What they said about ownership:

My biggest concern as I’ve been following OGL 1.1 has been ownership of content and license-back clauses.  The draft version contained language that would grant WotC perpetual, irrevocable, and sub-licensable rights to content made under the OGL.  Notably, this language was already included in the updated terms of service for D&D Beyond back in May.  According to the WotC response, all ownership will remain in the hands of the creator.  There will be no clauses requiring any license be granted to WotC as a condition of use.  Perhaps most importantly, there will be NO royalties under the next version of the OGL.

Quote from the WotC response on D&D Beyond.  What it will not contain is any royalty structure.  It will also not include the license back provision that some people were afraid was a means for us to steal work.  That thought never crossed our minds.  Under any new OGL, you will own the content you create.  We won't.
from the WotC response on D&DBeyond.

What they didn’t say:

In the response, WotC assures us that there will be language to protect them from allegations of IP theft.  What they don’t give any indication of at ALL is what that language will be.  Will it be a disclaimer?  Some sort of waiver?  Mandatory arbitration?  WotC and Hasbro are concerned about being accused of stealing content because of “coincidental similarities” as they expand the brand.  It makes sense.  But can they really prevent that with a gaming license and terms of use?  Or should those disputes be handled as they come up?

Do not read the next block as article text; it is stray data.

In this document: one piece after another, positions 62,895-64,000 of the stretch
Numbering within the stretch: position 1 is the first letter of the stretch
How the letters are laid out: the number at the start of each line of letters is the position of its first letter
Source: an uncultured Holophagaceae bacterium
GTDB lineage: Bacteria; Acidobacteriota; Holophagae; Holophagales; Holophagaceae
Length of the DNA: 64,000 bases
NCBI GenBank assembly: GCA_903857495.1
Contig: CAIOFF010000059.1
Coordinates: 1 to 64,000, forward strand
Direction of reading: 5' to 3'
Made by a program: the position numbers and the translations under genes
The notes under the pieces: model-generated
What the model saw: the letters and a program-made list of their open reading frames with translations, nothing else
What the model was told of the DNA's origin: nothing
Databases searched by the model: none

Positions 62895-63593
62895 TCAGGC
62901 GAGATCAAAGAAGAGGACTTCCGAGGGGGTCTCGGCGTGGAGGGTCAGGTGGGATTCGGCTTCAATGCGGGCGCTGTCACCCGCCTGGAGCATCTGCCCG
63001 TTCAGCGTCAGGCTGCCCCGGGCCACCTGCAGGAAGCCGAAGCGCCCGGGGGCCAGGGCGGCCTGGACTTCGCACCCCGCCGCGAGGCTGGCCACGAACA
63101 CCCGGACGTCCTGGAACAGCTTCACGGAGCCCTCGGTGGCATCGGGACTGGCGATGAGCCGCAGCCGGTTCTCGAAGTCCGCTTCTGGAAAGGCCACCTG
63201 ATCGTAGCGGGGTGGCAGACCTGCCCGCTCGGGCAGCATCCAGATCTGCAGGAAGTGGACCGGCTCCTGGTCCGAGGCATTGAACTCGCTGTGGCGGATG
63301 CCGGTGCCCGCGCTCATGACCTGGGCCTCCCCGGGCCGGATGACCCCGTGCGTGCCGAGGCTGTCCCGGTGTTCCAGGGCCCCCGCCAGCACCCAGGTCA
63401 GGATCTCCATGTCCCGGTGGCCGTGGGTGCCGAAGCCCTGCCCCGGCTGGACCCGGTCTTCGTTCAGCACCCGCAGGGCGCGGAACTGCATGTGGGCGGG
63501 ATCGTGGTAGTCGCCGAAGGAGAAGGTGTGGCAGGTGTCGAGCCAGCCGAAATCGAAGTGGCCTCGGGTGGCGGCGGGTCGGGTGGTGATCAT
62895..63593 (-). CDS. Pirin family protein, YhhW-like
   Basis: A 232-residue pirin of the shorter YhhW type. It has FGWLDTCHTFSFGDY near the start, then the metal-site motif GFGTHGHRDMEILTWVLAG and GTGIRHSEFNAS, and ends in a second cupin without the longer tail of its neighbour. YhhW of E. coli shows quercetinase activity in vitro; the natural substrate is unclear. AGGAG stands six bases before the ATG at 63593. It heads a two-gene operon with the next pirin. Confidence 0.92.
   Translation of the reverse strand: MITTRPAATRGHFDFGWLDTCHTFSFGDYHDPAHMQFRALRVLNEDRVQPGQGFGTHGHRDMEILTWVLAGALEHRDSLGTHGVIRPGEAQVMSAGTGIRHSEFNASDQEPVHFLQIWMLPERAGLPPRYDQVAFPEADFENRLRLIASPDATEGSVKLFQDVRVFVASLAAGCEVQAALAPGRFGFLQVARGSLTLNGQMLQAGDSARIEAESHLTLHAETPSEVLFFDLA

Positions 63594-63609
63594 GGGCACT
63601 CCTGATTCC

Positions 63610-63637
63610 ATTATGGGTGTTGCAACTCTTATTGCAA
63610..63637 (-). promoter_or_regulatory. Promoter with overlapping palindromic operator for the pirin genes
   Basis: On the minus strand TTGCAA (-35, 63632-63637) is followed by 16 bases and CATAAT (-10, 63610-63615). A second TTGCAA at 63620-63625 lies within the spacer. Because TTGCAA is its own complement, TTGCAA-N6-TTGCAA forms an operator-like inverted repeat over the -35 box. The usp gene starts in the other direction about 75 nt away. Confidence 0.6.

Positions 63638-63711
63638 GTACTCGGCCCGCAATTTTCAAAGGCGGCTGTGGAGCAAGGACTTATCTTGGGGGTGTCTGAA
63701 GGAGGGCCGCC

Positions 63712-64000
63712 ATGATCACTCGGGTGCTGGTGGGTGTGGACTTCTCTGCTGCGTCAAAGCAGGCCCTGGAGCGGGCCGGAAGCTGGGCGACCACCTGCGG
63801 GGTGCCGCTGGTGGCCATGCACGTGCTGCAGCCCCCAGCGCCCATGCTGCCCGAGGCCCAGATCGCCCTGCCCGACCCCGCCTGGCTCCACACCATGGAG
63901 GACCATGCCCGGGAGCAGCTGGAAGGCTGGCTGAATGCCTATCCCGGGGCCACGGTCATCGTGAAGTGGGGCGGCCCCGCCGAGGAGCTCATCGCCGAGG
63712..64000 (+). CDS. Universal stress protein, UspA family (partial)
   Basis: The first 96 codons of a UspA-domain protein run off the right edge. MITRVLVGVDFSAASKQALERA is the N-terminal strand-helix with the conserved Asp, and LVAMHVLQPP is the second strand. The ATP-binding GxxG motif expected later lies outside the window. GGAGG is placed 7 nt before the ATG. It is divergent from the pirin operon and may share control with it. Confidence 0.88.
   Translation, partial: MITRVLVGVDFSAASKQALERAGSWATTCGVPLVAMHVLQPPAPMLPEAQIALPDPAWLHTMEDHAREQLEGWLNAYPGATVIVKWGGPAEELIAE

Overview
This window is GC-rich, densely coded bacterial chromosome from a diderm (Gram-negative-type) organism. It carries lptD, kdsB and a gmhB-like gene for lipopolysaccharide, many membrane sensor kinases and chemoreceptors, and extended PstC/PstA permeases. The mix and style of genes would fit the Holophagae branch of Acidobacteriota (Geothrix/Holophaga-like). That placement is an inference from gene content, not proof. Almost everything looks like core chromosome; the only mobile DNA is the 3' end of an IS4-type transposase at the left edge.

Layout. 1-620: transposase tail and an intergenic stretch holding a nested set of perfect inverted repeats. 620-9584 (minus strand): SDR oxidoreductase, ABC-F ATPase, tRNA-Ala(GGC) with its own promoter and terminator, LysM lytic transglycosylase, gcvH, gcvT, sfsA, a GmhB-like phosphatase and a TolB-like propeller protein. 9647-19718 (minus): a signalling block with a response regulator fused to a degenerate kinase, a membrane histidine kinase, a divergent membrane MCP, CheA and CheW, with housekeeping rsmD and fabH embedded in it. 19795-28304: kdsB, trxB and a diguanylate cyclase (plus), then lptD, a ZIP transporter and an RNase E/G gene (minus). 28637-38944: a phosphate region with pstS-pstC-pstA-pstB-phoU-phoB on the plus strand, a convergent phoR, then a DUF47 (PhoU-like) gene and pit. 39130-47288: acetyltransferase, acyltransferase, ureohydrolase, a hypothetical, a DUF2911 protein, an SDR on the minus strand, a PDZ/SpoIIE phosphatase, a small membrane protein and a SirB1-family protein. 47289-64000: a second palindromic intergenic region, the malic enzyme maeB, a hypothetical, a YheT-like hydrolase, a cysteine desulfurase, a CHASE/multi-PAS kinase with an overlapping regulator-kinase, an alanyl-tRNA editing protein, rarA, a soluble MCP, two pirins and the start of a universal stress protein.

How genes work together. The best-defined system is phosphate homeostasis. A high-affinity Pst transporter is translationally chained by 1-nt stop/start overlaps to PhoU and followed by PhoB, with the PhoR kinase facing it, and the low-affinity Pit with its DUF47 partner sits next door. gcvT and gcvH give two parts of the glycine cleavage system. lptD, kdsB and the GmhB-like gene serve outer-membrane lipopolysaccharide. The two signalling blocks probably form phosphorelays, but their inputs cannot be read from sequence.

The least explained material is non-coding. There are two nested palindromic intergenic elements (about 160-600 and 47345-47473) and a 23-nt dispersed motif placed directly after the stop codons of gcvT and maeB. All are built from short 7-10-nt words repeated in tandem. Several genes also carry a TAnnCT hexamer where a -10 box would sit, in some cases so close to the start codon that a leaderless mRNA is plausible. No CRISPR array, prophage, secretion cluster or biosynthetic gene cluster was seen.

OGL 1.1 laid out a very detailed argument for royalties and an elaborate system for calculating how much creators owe.  I can’t believe they would completely scrap that, and the idea of collecting a piece of creator profits.  There is no mention of alternative branding requirements, formatting guidelines or allowed content.  Content released under OGL 1.0a will be unaffected. That doesn’t mean that the community will be able to continue creating under it once this next iteration comes out.  This is going to be a big issue to watch as we move forward.


That’s the long of it.  The short of it is that WotC says the leaked OGL 1.1 was a draft.  They are listening to the community, and thank us for being so passionate about D&D and its future.  Big corporations are the bad guy, not WotC. They are just trying to protect themselves and the game for the future.  I am withholding judgment until we see the next “draft” of the OGL. First I need to get a good look at what WotC and Hasbro think we want to hear.

About the Author
Silver has been playing Magic: The Gathering and other trading card games off and on since 1999, and is a lifelong roleplayer. They believe in Rule 0 and The Rule of Cool, and that the gaming table should be a safe space for everyone.